873: A section 53 refusal and a salutary habitats reminder
Today’s entry reports on two technical issues – compulsory land access and retroactive habitats effects.
Compulsory land access
Section 53 of the Planning Act 2008 allows prospective applicants to obtain compulsory powers to enter land for surveying purposes in advance of making their applications. There is a simpler process under section 172 of the Housing and Planning Act 2016 that at least those with other compulsory acquisition powers can use instead, and I think any prospective applicant should be able to use.
Section 53 is a slow and uncertain process, exemplified by a fairly recent (but only just spotted) decision on an application by Arora, promoters of the alternative Heathrow West project. The application was made on 12 November 2019 and refused on 24 June 2020 – over seven months later, which is relatively fast for these things. The decision letter can be found here.
The reasoning is that the applicant has not demonstrated that their project is, or forms part of, a nationally significant infrastructure project (NSIP). Heathrow West is an alternative part of the main Heathrow project but it is not endorsed by Heathrow Airport Ltd – the Planning Inspectorate found that there was no contractual or commercial link with the offical project, and it is a replacement of part of the main project so is not part of it. The argument that the project could get consent to be an NSIP under s35, although hadn’t yet, did not succeed either.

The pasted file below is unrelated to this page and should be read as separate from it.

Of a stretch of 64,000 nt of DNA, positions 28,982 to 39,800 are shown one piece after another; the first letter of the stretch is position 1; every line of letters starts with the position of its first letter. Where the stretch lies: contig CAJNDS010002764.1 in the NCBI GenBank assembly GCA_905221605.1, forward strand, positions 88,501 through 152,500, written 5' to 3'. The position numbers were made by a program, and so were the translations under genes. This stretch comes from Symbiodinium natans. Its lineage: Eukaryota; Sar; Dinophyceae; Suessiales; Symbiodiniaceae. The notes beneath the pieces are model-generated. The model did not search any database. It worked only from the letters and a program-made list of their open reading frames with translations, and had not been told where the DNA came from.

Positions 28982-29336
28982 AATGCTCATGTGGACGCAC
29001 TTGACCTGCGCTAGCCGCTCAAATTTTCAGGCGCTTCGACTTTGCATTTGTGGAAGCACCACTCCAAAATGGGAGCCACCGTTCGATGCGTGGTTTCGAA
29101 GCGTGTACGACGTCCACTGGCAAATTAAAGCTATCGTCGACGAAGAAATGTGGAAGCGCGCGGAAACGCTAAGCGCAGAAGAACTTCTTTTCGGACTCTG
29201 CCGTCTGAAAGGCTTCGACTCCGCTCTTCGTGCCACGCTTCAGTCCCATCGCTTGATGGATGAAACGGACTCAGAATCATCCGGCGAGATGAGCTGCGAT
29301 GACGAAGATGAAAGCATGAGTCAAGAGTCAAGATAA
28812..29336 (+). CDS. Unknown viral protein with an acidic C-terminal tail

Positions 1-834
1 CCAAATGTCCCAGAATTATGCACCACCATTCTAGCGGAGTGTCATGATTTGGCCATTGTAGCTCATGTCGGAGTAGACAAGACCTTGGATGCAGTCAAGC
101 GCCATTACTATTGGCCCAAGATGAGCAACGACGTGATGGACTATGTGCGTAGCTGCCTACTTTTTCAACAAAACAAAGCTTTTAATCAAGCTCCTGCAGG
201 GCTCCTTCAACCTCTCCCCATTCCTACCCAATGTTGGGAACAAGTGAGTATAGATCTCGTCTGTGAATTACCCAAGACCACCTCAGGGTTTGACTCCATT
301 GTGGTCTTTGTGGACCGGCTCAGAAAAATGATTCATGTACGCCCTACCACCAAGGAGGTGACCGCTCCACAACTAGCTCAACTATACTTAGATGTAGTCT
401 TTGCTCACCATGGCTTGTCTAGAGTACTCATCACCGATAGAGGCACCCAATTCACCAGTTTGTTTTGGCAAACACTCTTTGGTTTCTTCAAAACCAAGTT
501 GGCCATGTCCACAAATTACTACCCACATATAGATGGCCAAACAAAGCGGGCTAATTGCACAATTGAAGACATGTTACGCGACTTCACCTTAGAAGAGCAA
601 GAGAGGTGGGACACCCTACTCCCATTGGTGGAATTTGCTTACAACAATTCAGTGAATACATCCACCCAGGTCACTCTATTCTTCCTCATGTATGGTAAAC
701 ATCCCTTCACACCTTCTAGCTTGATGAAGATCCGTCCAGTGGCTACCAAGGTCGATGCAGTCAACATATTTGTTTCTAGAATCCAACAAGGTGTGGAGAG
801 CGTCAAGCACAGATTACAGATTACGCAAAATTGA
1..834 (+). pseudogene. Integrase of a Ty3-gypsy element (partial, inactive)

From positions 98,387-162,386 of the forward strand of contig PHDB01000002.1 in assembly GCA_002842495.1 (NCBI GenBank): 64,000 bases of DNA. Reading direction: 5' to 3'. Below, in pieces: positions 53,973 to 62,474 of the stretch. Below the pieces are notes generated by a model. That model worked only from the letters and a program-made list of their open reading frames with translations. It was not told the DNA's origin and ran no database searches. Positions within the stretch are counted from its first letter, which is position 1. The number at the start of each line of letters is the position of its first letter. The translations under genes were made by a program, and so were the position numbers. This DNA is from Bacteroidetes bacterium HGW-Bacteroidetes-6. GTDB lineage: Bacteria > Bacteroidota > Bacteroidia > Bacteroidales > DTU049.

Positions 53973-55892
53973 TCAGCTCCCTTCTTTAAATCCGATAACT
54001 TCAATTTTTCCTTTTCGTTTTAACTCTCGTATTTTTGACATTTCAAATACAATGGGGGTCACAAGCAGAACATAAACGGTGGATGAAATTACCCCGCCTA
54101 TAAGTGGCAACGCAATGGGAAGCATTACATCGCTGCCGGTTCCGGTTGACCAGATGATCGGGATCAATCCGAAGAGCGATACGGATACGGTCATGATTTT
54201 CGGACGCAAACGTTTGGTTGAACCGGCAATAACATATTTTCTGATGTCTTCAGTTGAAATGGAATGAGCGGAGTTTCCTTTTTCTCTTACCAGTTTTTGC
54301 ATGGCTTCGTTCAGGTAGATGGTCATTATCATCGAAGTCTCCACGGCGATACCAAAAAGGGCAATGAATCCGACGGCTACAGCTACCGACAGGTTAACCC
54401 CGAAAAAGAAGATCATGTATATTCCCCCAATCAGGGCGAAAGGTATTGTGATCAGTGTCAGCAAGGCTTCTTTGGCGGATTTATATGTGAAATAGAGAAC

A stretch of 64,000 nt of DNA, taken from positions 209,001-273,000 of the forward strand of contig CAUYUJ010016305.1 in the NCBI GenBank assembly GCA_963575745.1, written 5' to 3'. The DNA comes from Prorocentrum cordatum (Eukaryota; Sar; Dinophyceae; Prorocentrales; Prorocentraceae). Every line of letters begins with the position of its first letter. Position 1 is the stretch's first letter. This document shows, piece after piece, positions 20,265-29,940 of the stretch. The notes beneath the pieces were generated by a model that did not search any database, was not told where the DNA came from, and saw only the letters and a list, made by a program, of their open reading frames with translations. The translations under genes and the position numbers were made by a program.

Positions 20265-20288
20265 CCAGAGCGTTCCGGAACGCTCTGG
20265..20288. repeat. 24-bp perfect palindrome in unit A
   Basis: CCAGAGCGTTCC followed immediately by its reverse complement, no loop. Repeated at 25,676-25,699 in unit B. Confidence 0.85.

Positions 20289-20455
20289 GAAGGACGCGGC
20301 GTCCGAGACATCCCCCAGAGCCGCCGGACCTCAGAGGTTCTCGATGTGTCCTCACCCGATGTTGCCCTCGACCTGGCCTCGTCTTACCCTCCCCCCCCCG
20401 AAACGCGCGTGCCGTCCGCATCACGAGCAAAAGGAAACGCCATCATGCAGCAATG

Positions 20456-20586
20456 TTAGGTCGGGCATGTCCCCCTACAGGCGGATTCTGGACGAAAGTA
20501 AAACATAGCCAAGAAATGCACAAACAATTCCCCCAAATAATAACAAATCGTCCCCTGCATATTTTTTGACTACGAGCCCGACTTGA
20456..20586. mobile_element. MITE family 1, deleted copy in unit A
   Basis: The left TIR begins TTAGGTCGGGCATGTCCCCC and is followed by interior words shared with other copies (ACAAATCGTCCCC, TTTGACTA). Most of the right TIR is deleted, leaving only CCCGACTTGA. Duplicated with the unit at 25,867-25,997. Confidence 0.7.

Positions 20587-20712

Just when you thought it was safe to go back into the water, the Department for Business, Energy and Industrial Strategy, BEIS (baize), has launched a consultation on whether energy infrastructure projects have likely significant effects on habitats that were designated or extended after they were consented. Yes, you might think that your project is safe from habitats issues once it gets consent, but it is possible that a new habitat is designated later, or an existing one is extended, and your project might be found to cause harm to the habitat. Under regulation 65 of the 2017 habitats regulations the government must review such cases ‘as soon as reasonably practicable’ and decide whether to affirm, amend, or – gulp – revoke the consents. Some of the projects in question are operational.
The consultation document can be found here and the consultation closes on 9 October. Two NSIPs are in the frame: Walney extension and Burbo Bank; the remaining projects are older Electricity Act consents.